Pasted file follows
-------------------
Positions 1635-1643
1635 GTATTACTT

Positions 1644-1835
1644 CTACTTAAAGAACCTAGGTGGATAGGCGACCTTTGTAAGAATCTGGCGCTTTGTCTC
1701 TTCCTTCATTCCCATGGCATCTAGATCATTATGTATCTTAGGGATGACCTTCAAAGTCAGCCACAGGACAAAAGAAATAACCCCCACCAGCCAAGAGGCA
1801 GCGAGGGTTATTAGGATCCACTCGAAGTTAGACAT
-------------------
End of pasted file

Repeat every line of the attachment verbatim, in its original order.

Positions 1635-1643
1635 GTATTACTT

Positions 1644-1835
1644 CTACTTAAAGAACCTAGGTGGATAGGCGACCTTTGTAAGAATCTGGCGCTTTGTCTC
1701 TTCCTTCATTCCCATGGCATCTAGATCATTATGTATCTTAGGGATGACCTTCAAAGTCAGCCACAGGACAAAAGAAATAACCCCCACCAGCCAAGAGGCA
1801 GCGAGGGTTATTAGGATCCACTCGAAGTTAGACAT